Secondly, it is a public policy issue that litigation must come to an end so that the court system, reports back to the sovereign that what was placed before it for determination has been dealt with. That to me is accountability by the state organ that judicially is. Now that the matter has been determined, the remaining ministerial of action of execution is also expected to be carried out in a timely and proportionate manner without undue delay.
I therefore do not find it plausible for the 1st defendant/Respondent to content as he has done that the matter, being not a judgment against should remain in its current status. To do that would be to affront the dictates of the oxygen principle and an abdication of the inherent power of the court.
It is however legitimate that before a warrant of attachment and the issues, the provisions of order 21 Rule 8 be complied with to the letter.
That provision provides:
[Order 21, rule 8 (1) (2) (3) and (4)
“Judgment, when pronounced [Order 21, rule 1.]
In suits where a hearing is necessary, the court, after the case has been heard, shall pronounce judgment in open court, either at once or within sixty days from the conclusion of the trial notice of which shall be given to the parties or their advocates.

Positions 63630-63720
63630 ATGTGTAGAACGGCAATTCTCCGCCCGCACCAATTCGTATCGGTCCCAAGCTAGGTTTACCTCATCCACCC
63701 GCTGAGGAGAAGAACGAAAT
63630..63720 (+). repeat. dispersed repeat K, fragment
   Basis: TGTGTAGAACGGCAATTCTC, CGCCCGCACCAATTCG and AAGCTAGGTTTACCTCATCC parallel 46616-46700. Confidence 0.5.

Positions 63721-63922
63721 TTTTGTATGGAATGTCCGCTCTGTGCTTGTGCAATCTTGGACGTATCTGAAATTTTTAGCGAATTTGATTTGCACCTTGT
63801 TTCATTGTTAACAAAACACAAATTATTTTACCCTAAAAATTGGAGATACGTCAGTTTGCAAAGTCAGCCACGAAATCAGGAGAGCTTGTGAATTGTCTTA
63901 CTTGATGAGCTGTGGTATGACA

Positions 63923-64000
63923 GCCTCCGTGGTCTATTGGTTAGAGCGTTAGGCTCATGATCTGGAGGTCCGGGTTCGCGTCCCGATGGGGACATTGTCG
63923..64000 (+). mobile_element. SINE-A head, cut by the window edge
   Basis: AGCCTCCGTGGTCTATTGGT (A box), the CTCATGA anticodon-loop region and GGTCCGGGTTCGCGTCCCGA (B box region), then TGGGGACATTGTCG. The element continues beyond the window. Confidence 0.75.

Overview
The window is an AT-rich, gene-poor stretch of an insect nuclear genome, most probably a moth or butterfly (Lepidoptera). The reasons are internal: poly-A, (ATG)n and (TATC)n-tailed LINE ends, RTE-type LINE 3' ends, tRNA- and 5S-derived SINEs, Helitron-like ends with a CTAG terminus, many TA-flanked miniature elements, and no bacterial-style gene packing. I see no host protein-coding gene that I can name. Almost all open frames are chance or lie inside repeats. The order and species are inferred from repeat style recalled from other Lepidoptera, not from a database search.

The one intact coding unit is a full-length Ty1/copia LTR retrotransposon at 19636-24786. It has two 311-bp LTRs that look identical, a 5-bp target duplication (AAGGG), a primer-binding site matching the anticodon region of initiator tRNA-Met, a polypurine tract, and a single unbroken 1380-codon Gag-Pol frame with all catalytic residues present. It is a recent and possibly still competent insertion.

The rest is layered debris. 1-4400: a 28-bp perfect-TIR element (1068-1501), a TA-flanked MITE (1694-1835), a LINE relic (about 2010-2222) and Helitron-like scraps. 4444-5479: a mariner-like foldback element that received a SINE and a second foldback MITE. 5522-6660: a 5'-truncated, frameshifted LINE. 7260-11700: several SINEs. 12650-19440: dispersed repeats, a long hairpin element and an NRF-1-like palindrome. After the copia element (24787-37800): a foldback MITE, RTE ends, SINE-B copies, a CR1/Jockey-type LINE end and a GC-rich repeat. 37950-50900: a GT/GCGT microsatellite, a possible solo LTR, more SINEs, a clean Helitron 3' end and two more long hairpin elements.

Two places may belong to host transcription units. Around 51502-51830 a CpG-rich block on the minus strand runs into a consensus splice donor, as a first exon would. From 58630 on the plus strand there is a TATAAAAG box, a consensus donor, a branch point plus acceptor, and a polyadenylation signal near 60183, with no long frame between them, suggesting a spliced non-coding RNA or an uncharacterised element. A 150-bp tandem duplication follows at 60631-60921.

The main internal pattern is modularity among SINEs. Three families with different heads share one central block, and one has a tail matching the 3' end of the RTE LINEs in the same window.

Provided that where judgment is not given within sixty days the judge shall record reasons thereof copy of which shall be forwarded to the Chief Justice and shall immediately fix a date for judgment.
Power to pronounce judgment written by another judge [Order 21, rule 2.]
(1) A judge may pronounce a judgment written and signed but not pronounce by his predecessor.
(2) A judge of the High Court may pronounce a judgment written and signed but not pronounced by another judge of the High Court.
Judgment to be signed [Order 21, rule 3.]
(1) A judgment pronounced by the judge who wrote it shall be dated and signed by him in open court at the time of pronouncing it.
(2) A judgment pronounced by a judge other than the judge by whom it was written shall be dated and countersigned by him in open court at the time of pronouncing it.
(3) A judgment once signed shall not afterwards be altered or added to save as provided y section 99 of the Act or on review.
Contents of judgment [Order 21, rule 4.]
Judgments in defended suits shall contain a concise statement of the case, the points for determination, the decision thereon, and the reasons for such decisions.”
18. Consequently allow the application dated 13/6/2012 prayed, order that to order in paragraph 14 (b) of the ruling dated 19/3/2015 be added it words “in default, execution to issue against the defendant”.
19. That execution shall however issue subsequent to full compliance with order 21 Rule 8.
20. Costs of this application are awarded to the 2nd defendant against the 1st defendant.
It is so ordered.
Dated, signed and delivered at Mombasa this 18th day of December 2015.
In the presence of:-
No appearance for the Applicant/plaintiff.
No appearance for the Defendant/Respondent.